“With this new support from the provincial and federal governments, UCVM will set new standards of excellence in efficient diagnostics, animal welfare and food production,” said President Ed McCauley. “By supporting livestock health and combating antibiotic resistance, we are also benefiting human health and environmental health as interconnected elements.”
More diagnostic capacity for industry and greater learning and research opportunities for students
“This expansion will enhance livestock diagnostic capacity in Alberta through subsidization of pathology and bacteriology services,” says Dr. Jennifer Davies, director of UCVM’s DSU. “These enhanced services will fill a void in the current veterinary landscape by providing high-quality, affordable, in-province, livestock diagnostics to rapidly identify diseases and shed light on antimicrobial resistance patterns.”
Faculty of Veterinary Medicine
The impacts, she says, are far-reaching for the agricultural and veterinary communities, but she’s also quick to point out the benefits this expansion has for UCVM students.
“One of the unique features of having a veterinary diagnostic laboratory embedded in the university is the ability to translate diagnostic cases into educational materials that enrich student learning,” says Davies. “The increased caseload generated by this expansion will create meaningful experiential learning opportunities for our students and will provide the next generation of veterinarians in Alberta with a strong foundational knowledge in veterinary pathology and disease diagnosis.”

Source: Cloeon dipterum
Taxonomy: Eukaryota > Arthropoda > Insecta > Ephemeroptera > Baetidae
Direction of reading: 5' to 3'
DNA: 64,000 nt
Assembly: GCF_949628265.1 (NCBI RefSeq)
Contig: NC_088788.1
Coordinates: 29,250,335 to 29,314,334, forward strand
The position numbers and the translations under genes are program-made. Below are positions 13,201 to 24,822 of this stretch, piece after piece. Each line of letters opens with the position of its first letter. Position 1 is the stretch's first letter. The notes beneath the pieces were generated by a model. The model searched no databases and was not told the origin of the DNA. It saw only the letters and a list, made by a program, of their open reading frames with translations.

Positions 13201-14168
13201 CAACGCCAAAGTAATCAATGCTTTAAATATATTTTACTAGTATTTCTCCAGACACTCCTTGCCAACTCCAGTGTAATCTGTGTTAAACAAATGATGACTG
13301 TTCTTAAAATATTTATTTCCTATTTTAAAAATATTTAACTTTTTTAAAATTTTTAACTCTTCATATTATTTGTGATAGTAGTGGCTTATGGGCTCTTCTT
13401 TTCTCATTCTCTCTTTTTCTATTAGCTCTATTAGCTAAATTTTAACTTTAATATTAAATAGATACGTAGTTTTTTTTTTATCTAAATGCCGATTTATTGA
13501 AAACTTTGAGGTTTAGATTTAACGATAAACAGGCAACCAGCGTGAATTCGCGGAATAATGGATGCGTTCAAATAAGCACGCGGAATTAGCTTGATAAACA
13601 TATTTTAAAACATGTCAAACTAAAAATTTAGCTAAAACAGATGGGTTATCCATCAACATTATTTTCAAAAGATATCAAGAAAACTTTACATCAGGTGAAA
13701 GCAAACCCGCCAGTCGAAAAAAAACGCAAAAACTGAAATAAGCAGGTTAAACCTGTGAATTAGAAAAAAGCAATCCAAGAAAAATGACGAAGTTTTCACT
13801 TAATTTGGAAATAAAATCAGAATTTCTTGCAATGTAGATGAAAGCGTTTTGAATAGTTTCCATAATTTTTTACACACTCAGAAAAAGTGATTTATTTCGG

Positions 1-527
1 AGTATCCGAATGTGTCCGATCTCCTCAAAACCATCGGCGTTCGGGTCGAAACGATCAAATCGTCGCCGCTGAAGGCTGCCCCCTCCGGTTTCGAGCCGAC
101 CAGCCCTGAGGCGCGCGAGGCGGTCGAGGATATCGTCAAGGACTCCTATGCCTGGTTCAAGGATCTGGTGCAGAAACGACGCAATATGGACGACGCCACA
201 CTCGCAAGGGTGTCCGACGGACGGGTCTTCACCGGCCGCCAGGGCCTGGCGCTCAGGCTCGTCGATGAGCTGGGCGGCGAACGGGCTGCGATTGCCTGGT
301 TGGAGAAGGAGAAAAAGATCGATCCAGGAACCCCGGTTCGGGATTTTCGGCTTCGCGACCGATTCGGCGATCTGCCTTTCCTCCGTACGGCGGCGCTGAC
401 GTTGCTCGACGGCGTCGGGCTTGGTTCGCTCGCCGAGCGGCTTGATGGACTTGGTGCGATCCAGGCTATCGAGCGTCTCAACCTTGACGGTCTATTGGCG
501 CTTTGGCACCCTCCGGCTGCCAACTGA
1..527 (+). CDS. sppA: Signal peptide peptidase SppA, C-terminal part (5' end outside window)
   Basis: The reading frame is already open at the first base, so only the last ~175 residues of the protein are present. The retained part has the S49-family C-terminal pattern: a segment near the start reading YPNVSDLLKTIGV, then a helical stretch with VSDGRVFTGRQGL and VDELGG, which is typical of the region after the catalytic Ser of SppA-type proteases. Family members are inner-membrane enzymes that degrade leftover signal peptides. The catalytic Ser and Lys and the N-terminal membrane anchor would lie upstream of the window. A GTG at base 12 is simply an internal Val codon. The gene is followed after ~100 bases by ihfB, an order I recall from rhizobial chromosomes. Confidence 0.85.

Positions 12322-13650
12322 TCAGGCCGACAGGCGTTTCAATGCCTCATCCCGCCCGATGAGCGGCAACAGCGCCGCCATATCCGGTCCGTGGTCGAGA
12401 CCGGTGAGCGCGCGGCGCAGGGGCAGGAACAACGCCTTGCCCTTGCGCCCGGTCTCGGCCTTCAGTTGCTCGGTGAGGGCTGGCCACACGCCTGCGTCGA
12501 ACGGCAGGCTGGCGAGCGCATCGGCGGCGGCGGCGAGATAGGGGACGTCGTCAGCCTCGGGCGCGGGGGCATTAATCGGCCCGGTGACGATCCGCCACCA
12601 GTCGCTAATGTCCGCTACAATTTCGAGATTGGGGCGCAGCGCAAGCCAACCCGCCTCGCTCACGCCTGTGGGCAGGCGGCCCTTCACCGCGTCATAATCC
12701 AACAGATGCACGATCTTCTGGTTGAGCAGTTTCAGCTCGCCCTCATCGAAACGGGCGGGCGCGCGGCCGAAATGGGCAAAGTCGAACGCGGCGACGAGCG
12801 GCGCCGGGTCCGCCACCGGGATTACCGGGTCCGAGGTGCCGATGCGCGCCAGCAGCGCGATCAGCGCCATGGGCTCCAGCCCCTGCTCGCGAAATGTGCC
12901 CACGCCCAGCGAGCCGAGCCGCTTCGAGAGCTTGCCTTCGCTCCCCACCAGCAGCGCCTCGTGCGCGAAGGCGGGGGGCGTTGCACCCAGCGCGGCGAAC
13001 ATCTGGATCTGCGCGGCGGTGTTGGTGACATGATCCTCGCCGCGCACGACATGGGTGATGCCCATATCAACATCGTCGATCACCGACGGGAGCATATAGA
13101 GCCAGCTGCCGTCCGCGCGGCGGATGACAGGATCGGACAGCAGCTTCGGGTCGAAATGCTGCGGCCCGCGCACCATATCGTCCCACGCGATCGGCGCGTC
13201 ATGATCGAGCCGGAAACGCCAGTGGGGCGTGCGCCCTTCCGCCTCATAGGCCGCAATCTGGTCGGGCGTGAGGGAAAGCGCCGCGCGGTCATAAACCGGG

Whitehead agrees, adding this also benefits the community through better trained veterinarians, and more knowledge shared with the community from more relevant and timely research.
Faster and better results for industry mean greater food safety for us
Alberta veterinarians who work with livestock also see the new pilot as a potential game-changer.
“The expansion will make a pretty big impact on industry,” says Dr. Carling Matejka, DVM, a veterinarian at Central Veterinary Clinic and an UCVM alumna, who works closely with Alberta’s cattle producers. “It will give us the ability to send tests more quickly, which will lead to earlier detection, and provide us with the information we need to provide better, more well-rounded treatment plans for diseases and toxicities.”
Matejka also says that this doesn’t only benefit for producers, it affects society more broadly, helping to improve Canada’s already high food safety standards. “It’s an opportunity to make ourselves better,” she says.
This is just the beginning
Dr. Teryn Girard, DVM, of Prairie Swine Health Services and another UCVM alumna, agrees. “The hardest thing for me is waiting for lab tests to come back from other provinces. These quicker, cheaper results will allow us to diagnose faster, which, from a foreign animal disease perspective, is so important.”
UCVM is keen to make sure industry continues to stay involved throughout the DSU expansion pilot to ensure they see as much benefit from the program as the university does. Whitehead says a steering committee comprising representatives from a wide range of livestock and agricultural industry stakeholders is being assembled to ensure the pilot’s success.
“This is just the beginning,” says Whitehead. “With the help of industry, we look forward to building a full-scale program that will serve the Alberta industry for years to come.”